version 2 by Ron Newcomb
- Section: How to Circumvent an Obstacle
- Section: Expressed in Language
- Section: Similarities to Narrative Scenes
- Example: * Baked Potato - Careful, it's hot.
- Example: *** Motive and Method - Answering WHY and HOW, and some simple parsing to understand the question.
- Example: * To list all check rules - Insert this at the very end of your work's text to list all the check rules in your game, with an When Hindered By preamble wrapped around.
When a character tries to unlock a door but is told, "You lack the key," the door becomes an obstacle. Or in terms of Inform-ese, a check rule on the Unlocking action called "the can't unlock without the correct key rule" is the obstacle. We can show characters how to circumvent the obstacle with:
When hindered by the can't unlock without the correct key rule, we could try finding the matching key of the noun.
That rule has an advantage over this:
Before someone opening a locked door, try the actor finding the matching key of the noun.
The Before rule would try the circumvention immediately, in the same turn. If the finding action involves travelling around the map, which incidentally requires circumventing other locked doors and many other things, well, that's a lot of action for a single turn. By contrast, the Hindered By rule saves the circumventing action for next turn, and can re-try the original action on the turn after that. If the finding action requires a lot of sub-actions to complete, the whole string of actions is remembered and re-tried, in correct order, over as many turns as necessary.
This extension handles all the bookkeeping. The AGENDA testing command (abbreviated A) shows the outline for each character, with each action's status. One action in a character's outline may be in bold print. If so, that is the action that character will perform the next time he or she gets a turn. It can be fetched with the phrase "what (someone) will do next", and even printed to the screen as part of a THINK or HINT command. It is also the phrase used by the "every on-stage NPC gets a turn rule", found in the Every Turn rules.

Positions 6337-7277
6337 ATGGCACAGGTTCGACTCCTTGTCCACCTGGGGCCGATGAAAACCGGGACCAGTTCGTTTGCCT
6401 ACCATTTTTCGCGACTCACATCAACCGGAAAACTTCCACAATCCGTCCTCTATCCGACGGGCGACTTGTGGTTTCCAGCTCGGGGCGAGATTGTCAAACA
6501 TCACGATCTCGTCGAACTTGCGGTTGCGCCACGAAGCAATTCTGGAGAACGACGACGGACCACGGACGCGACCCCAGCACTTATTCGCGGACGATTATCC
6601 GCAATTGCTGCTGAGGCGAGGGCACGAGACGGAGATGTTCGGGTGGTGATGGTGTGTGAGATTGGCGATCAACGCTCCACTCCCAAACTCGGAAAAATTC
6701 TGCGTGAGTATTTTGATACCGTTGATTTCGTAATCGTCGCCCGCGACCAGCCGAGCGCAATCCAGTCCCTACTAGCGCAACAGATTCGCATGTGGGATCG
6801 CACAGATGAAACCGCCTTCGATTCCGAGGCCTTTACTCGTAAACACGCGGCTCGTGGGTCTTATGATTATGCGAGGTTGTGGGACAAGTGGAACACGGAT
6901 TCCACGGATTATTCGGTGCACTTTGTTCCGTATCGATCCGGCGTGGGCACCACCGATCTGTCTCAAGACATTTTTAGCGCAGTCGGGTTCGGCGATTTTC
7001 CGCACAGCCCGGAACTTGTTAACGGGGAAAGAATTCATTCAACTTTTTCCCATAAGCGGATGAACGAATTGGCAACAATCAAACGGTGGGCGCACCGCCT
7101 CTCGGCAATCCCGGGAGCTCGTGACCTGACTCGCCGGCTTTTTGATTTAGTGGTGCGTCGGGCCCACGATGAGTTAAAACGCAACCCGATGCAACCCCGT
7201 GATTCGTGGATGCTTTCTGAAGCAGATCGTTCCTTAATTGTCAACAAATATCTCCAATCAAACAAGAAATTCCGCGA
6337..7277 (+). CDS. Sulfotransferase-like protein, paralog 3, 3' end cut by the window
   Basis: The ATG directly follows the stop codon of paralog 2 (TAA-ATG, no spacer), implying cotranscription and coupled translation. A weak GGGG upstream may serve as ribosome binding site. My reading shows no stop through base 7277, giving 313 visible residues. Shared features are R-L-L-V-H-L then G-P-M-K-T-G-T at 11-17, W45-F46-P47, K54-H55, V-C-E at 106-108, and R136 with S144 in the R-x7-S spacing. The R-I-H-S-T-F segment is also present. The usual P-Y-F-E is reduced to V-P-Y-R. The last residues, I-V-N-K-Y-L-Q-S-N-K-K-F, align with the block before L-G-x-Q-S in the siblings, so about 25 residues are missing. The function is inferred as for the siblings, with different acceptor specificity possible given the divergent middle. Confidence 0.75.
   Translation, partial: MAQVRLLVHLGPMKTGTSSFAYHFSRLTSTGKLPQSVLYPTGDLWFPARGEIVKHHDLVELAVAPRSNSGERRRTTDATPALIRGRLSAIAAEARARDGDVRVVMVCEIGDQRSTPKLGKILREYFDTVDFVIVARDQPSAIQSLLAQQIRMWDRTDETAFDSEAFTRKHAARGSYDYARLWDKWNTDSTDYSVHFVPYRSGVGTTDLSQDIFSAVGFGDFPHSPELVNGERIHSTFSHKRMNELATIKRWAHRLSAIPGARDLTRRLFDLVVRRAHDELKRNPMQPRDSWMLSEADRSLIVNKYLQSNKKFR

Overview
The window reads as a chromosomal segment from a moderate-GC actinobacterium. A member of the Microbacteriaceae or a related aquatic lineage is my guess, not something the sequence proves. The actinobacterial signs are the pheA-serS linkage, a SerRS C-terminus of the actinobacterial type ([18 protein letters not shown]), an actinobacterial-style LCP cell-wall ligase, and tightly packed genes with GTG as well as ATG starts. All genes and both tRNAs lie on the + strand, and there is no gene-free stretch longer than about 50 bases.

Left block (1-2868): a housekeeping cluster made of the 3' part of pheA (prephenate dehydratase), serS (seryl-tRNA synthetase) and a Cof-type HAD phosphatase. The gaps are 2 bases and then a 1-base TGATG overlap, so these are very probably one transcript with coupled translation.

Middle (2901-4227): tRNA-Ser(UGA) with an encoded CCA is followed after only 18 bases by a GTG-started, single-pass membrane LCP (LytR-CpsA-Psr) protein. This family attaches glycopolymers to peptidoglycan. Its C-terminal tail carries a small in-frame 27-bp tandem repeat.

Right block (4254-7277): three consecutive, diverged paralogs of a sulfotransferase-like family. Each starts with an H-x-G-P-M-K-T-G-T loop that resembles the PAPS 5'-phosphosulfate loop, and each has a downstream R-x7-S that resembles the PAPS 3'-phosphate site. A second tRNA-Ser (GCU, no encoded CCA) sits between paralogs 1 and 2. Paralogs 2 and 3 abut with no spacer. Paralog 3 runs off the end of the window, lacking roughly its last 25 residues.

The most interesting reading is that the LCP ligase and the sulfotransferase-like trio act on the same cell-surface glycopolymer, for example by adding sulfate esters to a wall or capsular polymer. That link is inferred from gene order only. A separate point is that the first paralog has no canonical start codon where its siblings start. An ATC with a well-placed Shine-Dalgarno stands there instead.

taking the potato (solved the basic accessibility rule)
speaking with the microwave (failed)
attacking the microwave (failed)
opening the microwave (successful)
dropping the microwave (moot)
taking the potato (hindered by the hot potato rule)
examining the potato (untried)
If multiple actions were suggested by the When Hindered By rules, they are tried in that order, one per turn, until one of them succeeds. When one does succeed, the parent action is re-tried, and should succeed this time. If it does, the untried alternatives are rendered moot. If it fails again but because of a different check rule, it is marked partly successful, the agenda says it "solved" the old check rule, and the action is re-created in the outline as hindered by the new check rule.
In lieu of the "we could try" phrase in response to a hinderance, we can "pretend it worked". The "already" check rules use this, like so.
When hindered by the can't lock what's already locked rule, pretend it worked.
Commands like BOB, PEEL POTATO use Bob's turn as well as the player's. A character is "busy" if he's working through his agenda, but if persuasion succeeds he'll pause what he's doing to serve the player. This is also part of the "every on-stage NPC gets a turn" rule.